Film Review: Outsiders (2004)
The 2004 independent feature film by Singaporean director Sam Loh, explores the criminal mind and actions of a disturbed individual who delights in the forbidden act of necrophilia. The most interesting thing about the film however, is the fact that it was a project without a script or a budget and that it was harshly clamped down by media authorities in its initial release.
The actors on board were granted the liberty to prepare their own script based on plot outlines and environmental cues set forth by the director.
As a result, the art of improvisation became an integral ingredient in the filming process. This is a similar tactic employed in the cult thriller, The Blair Witch Project (1999).
The film is an investigative story of a troubled antagonist who perpetrates heinous acts of sexual violence due to his own biological shortcomings and traumatic past.
Loh was largely inspired by the DV (Digital Video) revolution of the time, which spawned great fuss-free cinematic success in The Celebration and The Idiots (both filmed in 1998) when he was still a film student. He decided to act upon his goal of producing a piece with the DV format.
The film was entirely shot via a handheld device and utilised natural lighting. The shoot schedule was paced out across the span of more than a year, filmed once or twice a week when all actors were available.
The level of creative freedom offered to cast and crew was so inspiring and infectious that when it finally came to the wrapping of the production, the director indubitably felt a sore.
Loh had met his band of dedicated thespians through one of his female leads, Corrine Adrienne, who he collaborated with from a previous production.
There were other aspiring actors living under the same roof as Adrienne at the time who were soon roped in for the experimental production. The hopeful artistes were to achieve mainstream success in the media shortly after their stint with Loh.
The idea was sparked in the director after reading the book Easy Riders, Raging Bulls by late Lois Lane actress Margot Kidder, who recounted her experience living in an apartment with fellow stars and being collectively cast for a series of successful films.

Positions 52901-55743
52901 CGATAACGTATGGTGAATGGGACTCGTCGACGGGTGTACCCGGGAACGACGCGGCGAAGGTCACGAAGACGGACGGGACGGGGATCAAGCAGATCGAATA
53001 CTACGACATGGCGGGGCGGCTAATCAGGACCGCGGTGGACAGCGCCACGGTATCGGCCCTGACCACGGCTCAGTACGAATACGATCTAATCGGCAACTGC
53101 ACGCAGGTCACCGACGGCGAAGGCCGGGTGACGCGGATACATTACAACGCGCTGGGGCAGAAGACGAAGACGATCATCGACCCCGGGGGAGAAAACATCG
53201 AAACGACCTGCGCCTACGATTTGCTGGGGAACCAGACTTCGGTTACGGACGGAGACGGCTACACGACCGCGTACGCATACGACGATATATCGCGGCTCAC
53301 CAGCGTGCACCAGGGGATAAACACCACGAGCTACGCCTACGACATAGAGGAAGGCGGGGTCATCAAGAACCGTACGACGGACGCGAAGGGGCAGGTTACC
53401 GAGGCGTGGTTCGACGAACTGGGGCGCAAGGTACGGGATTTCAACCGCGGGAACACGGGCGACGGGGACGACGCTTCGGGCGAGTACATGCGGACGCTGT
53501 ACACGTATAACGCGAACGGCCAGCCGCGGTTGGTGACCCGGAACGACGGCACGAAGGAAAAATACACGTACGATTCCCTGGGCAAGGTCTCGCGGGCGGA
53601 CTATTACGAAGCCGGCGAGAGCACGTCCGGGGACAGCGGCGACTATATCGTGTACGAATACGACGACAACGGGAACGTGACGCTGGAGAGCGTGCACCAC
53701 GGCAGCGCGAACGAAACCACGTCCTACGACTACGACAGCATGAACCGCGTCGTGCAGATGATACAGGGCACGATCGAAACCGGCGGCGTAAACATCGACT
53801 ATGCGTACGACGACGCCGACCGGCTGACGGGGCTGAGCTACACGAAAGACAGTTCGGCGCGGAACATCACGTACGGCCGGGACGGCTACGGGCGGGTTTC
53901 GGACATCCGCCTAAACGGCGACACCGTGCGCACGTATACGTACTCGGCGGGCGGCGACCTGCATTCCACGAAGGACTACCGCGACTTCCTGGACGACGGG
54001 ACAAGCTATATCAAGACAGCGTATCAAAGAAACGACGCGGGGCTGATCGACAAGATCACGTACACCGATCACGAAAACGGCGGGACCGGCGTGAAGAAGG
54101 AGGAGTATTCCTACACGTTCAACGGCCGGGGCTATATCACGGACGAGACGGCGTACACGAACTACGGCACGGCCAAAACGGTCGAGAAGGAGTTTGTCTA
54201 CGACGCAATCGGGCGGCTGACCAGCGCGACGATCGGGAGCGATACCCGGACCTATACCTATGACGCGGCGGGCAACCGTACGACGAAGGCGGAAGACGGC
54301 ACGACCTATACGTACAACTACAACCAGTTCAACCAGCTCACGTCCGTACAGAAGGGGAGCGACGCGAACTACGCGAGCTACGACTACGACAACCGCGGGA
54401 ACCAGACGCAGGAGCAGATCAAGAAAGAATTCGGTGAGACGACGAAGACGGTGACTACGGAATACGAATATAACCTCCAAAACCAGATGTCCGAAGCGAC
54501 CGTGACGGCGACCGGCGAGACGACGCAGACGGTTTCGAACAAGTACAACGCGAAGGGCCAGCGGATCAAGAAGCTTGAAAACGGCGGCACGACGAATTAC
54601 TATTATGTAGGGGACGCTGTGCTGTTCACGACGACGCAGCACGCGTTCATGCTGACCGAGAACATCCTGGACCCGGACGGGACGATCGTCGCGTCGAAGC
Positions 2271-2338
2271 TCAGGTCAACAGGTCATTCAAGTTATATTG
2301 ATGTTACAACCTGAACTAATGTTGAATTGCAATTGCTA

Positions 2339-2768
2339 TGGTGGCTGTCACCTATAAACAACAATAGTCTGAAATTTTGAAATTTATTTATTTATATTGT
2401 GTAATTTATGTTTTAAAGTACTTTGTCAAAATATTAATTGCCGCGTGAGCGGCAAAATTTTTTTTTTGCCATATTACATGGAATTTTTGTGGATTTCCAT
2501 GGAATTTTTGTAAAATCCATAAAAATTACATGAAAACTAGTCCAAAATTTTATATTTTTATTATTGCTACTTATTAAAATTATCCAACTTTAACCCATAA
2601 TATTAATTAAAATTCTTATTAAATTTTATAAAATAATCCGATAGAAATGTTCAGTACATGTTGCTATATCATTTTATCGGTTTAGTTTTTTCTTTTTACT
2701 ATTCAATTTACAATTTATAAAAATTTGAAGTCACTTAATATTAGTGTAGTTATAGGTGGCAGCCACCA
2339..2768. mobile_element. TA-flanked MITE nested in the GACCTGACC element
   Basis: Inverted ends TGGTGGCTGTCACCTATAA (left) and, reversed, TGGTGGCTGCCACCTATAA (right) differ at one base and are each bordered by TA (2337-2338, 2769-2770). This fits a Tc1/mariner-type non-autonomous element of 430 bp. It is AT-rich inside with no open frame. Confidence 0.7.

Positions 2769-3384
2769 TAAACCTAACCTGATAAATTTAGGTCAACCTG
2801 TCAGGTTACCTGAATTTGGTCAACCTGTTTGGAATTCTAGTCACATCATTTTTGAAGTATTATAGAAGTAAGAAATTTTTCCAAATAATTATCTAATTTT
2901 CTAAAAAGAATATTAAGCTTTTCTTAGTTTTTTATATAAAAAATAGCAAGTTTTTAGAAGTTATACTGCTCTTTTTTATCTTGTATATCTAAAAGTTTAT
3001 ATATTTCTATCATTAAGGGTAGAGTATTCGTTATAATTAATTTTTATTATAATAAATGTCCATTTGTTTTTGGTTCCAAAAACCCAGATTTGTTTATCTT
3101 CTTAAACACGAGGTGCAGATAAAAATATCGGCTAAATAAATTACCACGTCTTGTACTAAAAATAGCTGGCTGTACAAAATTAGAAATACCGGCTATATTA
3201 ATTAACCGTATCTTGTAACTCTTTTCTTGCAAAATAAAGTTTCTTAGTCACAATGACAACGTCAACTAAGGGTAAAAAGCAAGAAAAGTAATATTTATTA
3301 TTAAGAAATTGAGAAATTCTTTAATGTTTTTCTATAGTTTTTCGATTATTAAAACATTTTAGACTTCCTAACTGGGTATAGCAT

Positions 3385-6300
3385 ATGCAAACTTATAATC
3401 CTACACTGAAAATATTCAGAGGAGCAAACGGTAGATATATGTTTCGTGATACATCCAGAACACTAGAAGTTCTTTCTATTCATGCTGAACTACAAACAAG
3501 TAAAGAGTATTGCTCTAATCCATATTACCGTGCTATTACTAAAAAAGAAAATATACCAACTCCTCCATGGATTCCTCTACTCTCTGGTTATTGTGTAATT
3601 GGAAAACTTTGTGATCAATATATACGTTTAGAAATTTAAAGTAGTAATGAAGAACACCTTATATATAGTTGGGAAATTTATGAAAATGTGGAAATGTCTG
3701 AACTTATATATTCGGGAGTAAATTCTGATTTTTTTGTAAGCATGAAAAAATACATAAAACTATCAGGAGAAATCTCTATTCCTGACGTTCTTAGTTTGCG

Loh was interested in the concept of working with a bunch of passionate actors who had a strong offstage cohesiveness and sought to recreate the ‘’Kidder effect’’ for his set.
Although there was no budget allotted to the production, the director worked towards good cinematography, lighting and sound within his means.
Shoots were often conducted by a two-man crew, involving just the Director of Photography and the sound man.
One of the difficulties experienced during filming was continuity, due to the lengthy periods of disruption between shoots. Loh had to piece together raw footage using jump shot editing in illustrating a smooth narrative.
For most independent filmmakers, one of the biggest challenges faced is the lack of support from leading production studios and the criteria of stringent censorship boards.
Loh had his success hindered due to this. The Media Development Authority of Singapore demanded three cuts to the film, which severely impacted the intended flow of the story.
This led the director to a painful decision in rescinding his participation in the film festival, which would have unveiled the novel work to the eyes of the public back in 2004.
The trimmed necrophiliac scenes had been integral in the storytelling process of the movie and were filmed in a series of documentary-style long shots with little focus on the sexual deviation.
The goal was to portray the loneliness and damage contained within the antisocial personality and how it affects the whole sequence of miscreant behaviour.
According to the director, the quality of his movie would have been scarred by needless censorship.
After twelve long years, there came the official public screening of Outsiders through the support of an independent screening gallery. It was a long treacherous journey and most of the technology used in film proved outmoded by the time of its release.
However, the immortal appeal of the film is located in its essence; a product of brimless creativity and artistic freedom.
Sam Loh decided to name his independent Production company, Outsider Pictures, as he felt a general empathy for outsiders who were often marginalised by the masses, being a freelancer within the domain of film.
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Author: Laurenzo Jude